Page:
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Veterans Law

How Does VA Rate Irritable Bowel Syndrome (IBS)?

Lisa Ioannilli

February 23, 2018

Updated: June 20, 2024

man grasping stomach due to irritable bowel syndrome IBS pain


What Is Irritable Bowel Syndrome (IBS)?

IBS is categorized by patterns of abnormal bowel movements or changes in bowel movements.  Although IBS causes intense discomfort to the large intestine, it does not damage the intestine.  The three types of irritable bowel syndrome are:

  • IBS with constipation (IBS-C) – During days with abnormal bowel movements, more than 25 percent of stools are hard or lumpy and less than 25 percent are loose or watery.
  • IBS with diarrhea (IBS-D) – During days with abnormal bowel movements, more than 25 percent of stools are loose or watery and less than 25 percent are hard or lumpy.
  • IBS with mixed bowel habits (IBS-M) – During days with abnormal bowel movements, more than 25 percent of stools are hard and lumpy and more than 25 percent are loose or watery.

The exact causes of IBS are not known, but certain factors can increase an individual’s chances of having the condition, such as having a family member with IBS, a history of stress or traumatic experiences, or a severe infection in the digestive tract.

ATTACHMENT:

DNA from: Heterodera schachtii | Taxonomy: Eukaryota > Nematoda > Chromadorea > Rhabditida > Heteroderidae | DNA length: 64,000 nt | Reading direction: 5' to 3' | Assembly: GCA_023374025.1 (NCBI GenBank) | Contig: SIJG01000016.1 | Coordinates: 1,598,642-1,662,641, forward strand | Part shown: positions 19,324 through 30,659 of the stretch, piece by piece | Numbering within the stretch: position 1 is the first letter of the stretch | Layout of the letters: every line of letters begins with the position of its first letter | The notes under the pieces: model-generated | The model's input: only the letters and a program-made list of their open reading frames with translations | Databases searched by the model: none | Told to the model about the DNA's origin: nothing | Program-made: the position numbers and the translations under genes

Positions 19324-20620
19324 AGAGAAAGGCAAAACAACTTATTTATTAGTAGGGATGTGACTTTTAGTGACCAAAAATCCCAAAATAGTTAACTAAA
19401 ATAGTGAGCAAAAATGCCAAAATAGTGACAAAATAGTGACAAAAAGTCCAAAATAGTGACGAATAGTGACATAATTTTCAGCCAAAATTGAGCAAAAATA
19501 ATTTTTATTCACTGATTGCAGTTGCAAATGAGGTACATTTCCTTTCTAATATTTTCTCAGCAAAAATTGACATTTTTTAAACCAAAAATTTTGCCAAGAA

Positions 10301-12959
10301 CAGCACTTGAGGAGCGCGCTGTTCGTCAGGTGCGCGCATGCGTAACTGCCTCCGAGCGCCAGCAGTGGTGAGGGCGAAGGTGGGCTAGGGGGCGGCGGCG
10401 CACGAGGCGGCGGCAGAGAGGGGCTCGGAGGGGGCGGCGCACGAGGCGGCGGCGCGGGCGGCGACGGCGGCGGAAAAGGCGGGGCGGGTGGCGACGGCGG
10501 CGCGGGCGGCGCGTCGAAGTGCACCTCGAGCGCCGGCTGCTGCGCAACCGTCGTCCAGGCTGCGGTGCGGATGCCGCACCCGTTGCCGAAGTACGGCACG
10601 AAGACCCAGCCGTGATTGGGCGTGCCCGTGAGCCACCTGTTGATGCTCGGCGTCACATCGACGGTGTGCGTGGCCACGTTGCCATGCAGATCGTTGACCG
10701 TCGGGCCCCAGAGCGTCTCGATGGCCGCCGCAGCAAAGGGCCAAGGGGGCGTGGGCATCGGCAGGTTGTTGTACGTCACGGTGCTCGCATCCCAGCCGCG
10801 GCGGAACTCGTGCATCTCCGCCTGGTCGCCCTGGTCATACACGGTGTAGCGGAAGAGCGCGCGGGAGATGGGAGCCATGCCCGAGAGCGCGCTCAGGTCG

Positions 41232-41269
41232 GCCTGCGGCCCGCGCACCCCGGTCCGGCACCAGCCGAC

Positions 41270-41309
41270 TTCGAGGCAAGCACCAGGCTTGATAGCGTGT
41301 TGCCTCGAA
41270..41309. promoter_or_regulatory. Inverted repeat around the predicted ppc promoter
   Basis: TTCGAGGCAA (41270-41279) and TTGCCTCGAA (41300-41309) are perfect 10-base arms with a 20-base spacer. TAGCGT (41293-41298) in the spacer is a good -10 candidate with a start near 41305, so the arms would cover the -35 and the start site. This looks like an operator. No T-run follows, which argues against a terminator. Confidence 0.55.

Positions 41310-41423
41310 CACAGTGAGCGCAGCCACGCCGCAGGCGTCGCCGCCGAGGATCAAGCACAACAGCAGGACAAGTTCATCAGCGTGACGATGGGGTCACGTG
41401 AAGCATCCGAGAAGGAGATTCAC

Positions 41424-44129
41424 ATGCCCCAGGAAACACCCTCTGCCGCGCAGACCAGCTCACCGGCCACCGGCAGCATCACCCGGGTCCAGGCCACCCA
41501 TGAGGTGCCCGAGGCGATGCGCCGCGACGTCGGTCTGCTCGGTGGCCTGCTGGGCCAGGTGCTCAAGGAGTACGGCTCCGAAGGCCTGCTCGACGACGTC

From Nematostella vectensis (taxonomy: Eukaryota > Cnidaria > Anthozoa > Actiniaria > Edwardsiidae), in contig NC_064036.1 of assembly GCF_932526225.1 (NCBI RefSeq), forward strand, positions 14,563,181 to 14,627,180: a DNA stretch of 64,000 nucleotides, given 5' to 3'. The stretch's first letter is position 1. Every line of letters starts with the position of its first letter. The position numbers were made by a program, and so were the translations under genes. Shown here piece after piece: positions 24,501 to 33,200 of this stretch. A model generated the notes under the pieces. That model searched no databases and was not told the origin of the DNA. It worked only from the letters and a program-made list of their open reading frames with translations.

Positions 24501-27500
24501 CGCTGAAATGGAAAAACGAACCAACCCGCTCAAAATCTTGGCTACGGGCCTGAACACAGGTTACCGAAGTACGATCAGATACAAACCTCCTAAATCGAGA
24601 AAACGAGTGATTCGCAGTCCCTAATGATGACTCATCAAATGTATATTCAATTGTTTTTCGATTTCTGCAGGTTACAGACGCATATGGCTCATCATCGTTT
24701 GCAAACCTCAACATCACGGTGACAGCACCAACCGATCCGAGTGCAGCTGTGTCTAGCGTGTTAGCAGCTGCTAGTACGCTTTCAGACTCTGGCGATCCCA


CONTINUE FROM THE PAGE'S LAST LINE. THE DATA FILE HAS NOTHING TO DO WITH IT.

IBS Symptoms

IBS symptoms can vary day to day, depending on changes in bowel movements, and can be triggered by stress and eating certain foods.  Some common symptoms include:

  • Stomach cramping
  • Pain in the abdomen
  • Diarrhea
  • Gas
  • Constipation
  • Bloating

Diagnosing and Treating IBS

To determine if a person has IBS, doctors will usually first rule out other possible diseases by running tests, including stool sampling, blood tests, and x-rays.  They will also review the patient’s symptoms, medical and family history, and perform a physical exam.  Identifying the correct type of IBS can also help a person better know how to treat it.

Doctors may suggest lifestyle and diet changes to treat a person’s IBS.  Other recommendations for treatments can include medicines, probiotics, and mental health therapies.

Service Connection for Irritable Bowel Syndrome (IBS)

To receive IBS VA disability benefits, veterans must first establish service connection.  There are typically three things VA requires before granting service connection:

  • Proof of an in-service event, injury, or illness;
  • A current diagnosis by a medical professional; and
  • A medical nexus, or link, between the in-service event and the current diagnosis.

If a veteran developed IBS as a result of another service-connected condition, such as post-traumatic stress disorder (PTSD), they may qualify for disability benefits based on secondary service connection.  To establish secondary service connection for IBS, veterans typically need to submit:

  • A diagnosis for the secondary IBS by a medical professional; and
  • Medical evidence (i.e., a nexus) linking the service-connected condition to the secondary IBS.